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Well managed marketing is essential in the development of a successful sport. Currently, the sports events marketing is tremendously competitive. As a result, customer-perceived value is becoming increasingly critical in the success of a business. Therefore, sports events organizers must be more innovative and creative in planning their marketing strategies. When building sports events tourism websites, the emphasis should be on the customer-perceived values rather than the interests of sports tourism organisations or service providers. This study seeks to ascertain the correlation between customer-perceived values of sports events tourism websites and sports tourists' inclination to use the websites. A quantitative method in the form of survey were used to collect data. The respondents in this study are 530 sports tourists who have attended three big sporting events in Malaysia. A linear correlation coefficient was used to determine the correlations between customer-perceived values and their inclination to use sports event tourism websites. Then, a multiple regression test was carried out to determine the influence of the components of customer-perceived value towards their inclination to use sports event tourism websites. The results indicated that there is a positive correlation between customer-perceived values and their inclination to use sports events tourism websites, albeit a moderate relationship. Moreover, the components of customer-perceived values, flexibility and reliability have been shown to be significant predictors towards their inclination to use sports events tourism websites.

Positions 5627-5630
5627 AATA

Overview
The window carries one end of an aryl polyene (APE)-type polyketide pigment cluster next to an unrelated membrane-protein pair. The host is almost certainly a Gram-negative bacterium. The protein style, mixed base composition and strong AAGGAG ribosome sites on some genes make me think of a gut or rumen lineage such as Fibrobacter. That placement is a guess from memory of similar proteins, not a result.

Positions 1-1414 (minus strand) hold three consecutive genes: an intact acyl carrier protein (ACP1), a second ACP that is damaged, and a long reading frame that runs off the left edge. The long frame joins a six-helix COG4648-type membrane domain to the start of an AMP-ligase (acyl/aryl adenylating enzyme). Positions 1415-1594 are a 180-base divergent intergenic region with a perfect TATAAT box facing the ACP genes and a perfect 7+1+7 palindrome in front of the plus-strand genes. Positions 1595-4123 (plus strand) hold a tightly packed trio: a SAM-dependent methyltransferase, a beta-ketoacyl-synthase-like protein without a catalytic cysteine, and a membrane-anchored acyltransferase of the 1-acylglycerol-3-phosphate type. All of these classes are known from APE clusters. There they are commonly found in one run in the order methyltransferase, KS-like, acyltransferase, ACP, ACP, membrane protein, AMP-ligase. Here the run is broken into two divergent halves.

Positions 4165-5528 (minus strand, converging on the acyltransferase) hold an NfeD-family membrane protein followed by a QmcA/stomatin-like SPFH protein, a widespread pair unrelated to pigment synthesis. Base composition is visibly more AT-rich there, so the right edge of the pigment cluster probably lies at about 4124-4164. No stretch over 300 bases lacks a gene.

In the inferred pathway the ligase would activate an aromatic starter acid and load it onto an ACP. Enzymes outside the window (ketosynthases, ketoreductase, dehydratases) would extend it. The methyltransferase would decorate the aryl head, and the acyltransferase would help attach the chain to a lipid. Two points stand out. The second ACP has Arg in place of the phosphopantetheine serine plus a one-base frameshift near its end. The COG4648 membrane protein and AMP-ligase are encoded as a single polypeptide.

... It is expected that certain variables, such as quality for durables and perceived purity of the consumables, will show significant power as the predictor of bias for a product. Perceived value is considered as the overall evaluation of the net advantage of a service or product by the consumer as per the consumer's appraisal (Asgarpour et al., 2015). Companies can improve the purchase intentions of consumers through product quality and value. ...
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This article reviewed influence of Country of Origin on Perceived quality. In this competitive world, it is important to know the factors consumer use while evaluating quality and making purchase decision. As shown in this study, one such factor that consumer considers while evaluating product quality is Country-of-Origin. It was found that consumers use Country-of-Origin as an external cue while they are evaluating quality of the product. There are other factors like Brand, Price which consumer consider while evaluating quality of the product.